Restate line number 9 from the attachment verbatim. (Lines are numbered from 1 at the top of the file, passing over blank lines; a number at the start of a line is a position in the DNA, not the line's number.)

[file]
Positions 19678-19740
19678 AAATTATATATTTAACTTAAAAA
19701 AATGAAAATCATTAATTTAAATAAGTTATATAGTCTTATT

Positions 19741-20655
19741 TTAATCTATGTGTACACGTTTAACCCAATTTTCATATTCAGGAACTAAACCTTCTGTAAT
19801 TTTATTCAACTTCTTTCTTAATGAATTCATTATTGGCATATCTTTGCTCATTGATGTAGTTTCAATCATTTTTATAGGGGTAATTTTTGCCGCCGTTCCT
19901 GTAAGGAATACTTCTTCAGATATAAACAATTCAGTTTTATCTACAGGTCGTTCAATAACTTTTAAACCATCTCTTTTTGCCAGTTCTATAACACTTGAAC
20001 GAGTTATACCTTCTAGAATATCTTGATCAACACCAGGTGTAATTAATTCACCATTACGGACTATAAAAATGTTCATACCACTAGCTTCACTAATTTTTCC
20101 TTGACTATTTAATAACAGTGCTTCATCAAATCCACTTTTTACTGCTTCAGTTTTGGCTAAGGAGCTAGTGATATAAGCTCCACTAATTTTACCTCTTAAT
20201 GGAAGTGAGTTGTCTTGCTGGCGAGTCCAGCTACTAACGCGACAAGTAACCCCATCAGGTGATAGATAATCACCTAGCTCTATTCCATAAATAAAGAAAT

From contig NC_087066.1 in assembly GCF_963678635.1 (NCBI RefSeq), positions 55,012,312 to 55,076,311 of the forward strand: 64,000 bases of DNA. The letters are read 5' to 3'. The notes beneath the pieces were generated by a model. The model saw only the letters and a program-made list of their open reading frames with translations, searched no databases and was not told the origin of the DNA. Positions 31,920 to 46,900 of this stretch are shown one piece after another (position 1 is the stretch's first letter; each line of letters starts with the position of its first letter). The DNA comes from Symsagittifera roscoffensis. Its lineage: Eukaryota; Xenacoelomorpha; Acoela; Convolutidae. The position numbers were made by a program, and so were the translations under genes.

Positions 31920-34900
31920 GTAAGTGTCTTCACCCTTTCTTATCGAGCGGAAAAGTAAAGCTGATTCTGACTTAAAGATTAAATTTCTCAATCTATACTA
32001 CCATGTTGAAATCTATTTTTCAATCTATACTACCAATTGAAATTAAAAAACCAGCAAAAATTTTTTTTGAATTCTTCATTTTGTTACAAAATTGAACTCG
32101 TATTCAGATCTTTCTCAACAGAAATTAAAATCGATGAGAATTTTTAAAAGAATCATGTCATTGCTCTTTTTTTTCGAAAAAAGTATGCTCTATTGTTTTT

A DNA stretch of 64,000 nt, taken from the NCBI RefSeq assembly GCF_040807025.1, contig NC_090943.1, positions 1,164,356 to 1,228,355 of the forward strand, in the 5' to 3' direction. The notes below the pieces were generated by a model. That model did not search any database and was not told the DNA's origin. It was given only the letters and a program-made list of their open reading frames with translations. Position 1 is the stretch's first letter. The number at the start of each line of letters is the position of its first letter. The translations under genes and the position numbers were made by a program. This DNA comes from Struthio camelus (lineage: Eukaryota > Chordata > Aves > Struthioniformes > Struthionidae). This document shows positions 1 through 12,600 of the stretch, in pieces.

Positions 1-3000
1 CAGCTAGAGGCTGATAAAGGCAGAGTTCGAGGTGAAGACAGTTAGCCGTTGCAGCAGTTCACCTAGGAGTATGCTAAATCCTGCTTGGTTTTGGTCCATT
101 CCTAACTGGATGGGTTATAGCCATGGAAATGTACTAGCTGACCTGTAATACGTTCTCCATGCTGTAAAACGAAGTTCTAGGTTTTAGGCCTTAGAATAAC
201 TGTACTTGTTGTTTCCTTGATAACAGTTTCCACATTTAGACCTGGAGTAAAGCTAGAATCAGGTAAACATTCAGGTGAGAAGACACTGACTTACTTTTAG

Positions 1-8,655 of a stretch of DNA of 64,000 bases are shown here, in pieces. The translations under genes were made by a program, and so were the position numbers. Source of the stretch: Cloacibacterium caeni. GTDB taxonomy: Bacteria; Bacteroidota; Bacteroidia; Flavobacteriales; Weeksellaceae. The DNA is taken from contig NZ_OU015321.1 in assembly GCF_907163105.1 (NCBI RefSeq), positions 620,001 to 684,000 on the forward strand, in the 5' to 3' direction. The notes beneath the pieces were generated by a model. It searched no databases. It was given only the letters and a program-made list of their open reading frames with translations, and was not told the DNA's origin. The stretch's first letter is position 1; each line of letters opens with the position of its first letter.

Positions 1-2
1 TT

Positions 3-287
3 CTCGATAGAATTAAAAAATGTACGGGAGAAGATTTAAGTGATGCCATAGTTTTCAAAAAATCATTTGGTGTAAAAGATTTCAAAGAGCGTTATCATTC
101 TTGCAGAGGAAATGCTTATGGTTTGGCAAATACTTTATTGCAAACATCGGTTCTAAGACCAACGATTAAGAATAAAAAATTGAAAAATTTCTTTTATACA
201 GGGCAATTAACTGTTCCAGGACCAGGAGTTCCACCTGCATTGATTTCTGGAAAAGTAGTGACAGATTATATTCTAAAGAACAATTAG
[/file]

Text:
20101 TTGACTATTTAATAACAGTGCTTCATCAAATCCACTTTTTACTGCTTCAGTTTTGGCTAAGGAGCTAGTGATATAAGCTCCACTAATTTTACCTCTTAAT